SCHEME is not aimed at undermining families but to help those with no family support, says Paul Carberry
Looking after the wellbeing of children should be at the top of the agenda for any government. Furthermore, the ability of a government to do this is a main factor in how they are judged – by the media and voters alike.
Here in Scotland, the Children and Young People Act delivered on the Scottish Government’s bold ambition to see “Getting it Right For Every Child” enshrined in legislation. At the very heart of this act lay a commitment to roll out a service successfully piloted in the Highlands: the “Named Person”.
From 31 August, a Named Person will be appointed to monitor the welfare of all children and young people. The Named Person will provide a single point of contact to help families access services and flag up any concerns over a child’s well-being to other agencies. From birth until they turn 18 years, they will have access to a Named Person under the Children and Young People (Scotland) Act 2014.
At Action for Children Scotland, we recognise that most children and young people get all the help and support they need from their parents, extended family and their local community. But, like the Scottish Government, we also know that sometimes they need a bit of extra support. That is where the Named Person comes in.
However, despite the success of the pilot it is not without its opponents. Recently a letter was sent to the UK Supreme Court from a number of critics of the policy. In response, I was one of a number of co-signatories of a letter to The Scotsman, outlining our support for the policy and why we believe the Scottish Government has got the balance of it absolutely correct.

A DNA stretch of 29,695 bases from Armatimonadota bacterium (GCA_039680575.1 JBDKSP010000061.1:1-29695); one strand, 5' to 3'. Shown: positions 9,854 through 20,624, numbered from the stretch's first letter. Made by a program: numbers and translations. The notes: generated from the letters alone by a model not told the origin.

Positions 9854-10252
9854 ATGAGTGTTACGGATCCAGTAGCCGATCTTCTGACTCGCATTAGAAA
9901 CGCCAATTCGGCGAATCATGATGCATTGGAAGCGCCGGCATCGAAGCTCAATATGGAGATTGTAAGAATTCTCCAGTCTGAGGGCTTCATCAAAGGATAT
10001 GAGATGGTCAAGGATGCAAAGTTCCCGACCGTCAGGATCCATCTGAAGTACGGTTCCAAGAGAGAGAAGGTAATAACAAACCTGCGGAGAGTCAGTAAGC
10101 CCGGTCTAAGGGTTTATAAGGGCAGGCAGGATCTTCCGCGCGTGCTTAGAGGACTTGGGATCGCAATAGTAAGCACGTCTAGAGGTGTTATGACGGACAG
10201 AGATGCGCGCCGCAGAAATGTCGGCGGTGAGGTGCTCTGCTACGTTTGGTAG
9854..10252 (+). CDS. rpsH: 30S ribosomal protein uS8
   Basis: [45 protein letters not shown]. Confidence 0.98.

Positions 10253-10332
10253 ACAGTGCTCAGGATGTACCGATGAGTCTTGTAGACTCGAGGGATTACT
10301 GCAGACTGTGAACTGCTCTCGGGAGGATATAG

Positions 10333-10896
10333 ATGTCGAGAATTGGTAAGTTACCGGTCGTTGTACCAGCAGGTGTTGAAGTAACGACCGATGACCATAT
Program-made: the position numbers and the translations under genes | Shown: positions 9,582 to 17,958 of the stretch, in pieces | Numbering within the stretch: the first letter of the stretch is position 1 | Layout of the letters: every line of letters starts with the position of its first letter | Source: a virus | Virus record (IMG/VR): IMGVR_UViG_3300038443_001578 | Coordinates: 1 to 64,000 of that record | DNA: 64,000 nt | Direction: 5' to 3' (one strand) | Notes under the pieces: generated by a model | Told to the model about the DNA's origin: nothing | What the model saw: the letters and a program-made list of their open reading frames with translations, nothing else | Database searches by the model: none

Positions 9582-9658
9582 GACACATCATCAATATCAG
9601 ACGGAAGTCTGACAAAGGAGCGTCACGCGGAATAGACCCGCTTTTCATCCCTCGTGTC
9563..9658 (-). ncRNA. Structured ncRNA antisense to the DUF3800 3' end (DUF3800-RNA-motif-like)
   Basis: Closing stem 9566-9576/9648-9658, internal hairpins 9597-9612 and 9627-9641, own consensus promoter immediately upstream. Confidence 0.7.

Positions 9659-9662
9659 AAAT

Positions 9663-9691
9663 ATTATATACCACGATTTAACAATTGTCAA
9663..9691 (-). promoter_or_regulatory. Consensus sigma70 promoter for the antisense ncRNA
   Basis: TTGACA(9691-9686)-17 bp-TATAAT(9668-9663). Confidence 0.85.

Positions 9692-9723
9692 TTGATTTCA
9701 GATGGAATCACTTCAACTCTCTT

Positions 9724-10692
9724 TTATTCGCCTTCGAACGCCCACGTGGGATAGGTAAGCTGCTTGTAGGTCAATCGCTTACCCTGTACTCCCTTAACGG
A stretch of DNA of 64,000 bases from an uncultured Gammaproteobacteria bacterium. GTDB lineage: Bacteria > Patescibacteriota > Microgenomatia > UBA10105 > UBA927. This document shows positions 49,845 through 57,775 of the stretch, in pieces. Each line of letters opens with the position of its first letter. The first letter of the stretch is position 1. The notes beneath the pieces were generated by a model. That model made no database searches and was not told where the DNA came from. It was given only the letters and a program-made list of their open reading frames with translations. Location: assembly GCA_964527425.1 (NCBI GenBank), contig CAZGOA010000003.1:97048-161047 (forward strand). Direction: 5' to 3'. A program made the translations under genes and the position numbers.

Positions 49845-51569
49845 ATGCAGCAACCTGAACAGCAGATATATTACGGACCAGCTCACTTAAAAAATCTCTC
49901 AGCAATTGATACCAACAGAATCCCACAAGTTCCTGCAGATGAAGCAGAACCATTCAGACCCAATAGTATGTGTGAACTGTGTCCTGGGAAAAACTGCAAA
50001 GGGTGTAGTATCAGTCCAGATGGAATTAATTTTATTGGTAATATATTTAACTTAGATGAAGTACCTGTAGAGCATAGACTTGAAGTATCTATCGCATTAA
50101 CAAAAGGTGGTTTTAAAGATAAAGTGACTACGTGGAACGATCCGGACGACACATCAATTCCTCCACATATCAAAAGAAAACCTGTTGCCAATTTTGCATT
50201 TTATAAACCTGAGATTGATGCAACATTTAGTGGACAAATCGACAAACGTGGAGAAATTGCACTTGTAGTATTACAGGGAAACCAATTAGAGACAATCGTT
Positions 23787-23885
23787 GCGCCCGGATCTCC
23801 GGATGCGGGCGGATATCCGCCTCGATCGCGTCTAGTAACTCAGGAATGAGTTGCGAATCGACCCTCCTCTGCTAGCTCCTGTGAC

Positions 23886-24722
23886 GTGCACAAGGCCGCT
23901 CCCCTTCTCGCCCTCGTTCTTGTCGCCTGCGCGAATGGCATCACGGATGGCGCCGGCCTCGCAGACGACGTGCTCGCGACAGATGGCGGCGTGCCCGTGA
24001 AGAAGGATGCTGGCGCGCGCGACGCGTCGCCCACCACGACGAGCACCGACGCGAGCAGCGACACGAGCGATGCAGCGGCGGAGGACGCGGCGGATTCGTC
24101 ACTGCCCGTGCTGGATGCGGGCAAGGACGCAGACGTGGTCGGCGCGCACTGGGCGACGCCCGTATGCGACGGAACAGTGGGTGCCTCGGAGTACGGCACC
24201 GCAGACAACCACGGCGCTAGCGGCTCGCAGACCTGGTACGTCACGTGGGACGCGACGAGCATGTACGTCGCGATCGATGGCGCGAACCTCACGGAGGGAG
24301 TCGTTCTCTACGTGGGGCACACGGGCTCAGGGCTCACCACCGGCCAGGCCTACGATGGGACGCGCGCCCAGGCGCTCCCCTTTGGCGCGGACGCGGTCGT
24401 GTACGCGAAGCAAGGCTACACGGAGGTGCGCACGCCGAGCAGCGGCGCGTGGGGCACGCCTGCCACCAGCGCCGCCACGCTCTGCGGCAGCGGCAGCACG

Along with representatives from a number of children’s charities and organisations, I was part of a wide range of stakeholders who worked with the Scottish Government to look at how this policy could work in law. The priority from the start of this process was always to ensure that the roll out was both proportionate and sensitive to the needs and interests of families across Scotland.
During this time we have listened closely to the arguments made by those opposed to it. The Named Person is not, contrary to the belief of some, a “state guardian for every child”. In reality, the likely ratio of Named Persons to children will give critics comfort that this policy does not represent the sort of intrusion they think it does. Nor will it change the role of, or undermine, parents, families or carers.
We have worked hard to listen to those who have raised concerns and have channelled those views and concerns into the policy and guidance we have developed in co-production with Scottish Government. This led to some significant shifts from the Scottish Government.
At Action for Children Scotland, we fully support the Named Person policy and look forward to making sure its roll-out is as smooth as possible. We also want to witness the success the pilot had in the Highlands on a much larger scale. While the Named Person exists to direct vulnerable families to help and support, they will also have a co-ordinating role and will pull all the threads of information together for a child. After all, “Getting it Right For Every Child” exists to ensure that there is always someone looking out for your child. I firmly believe the Named Person will help get it right for every child in Scotland and standardises something that most parents would hope was happening already.
• Action for Children Scotland works directly with more than 14,000 children, young people, parents and carers each year. With 87 services in Scotland, we are in communities where you live and work. We help transform the lives of thousands of children and young people each year and we’ve been doing so for 60 years. For more information, visit www.actionforchildren.org.uk or follow us on Twitter @actnforchildren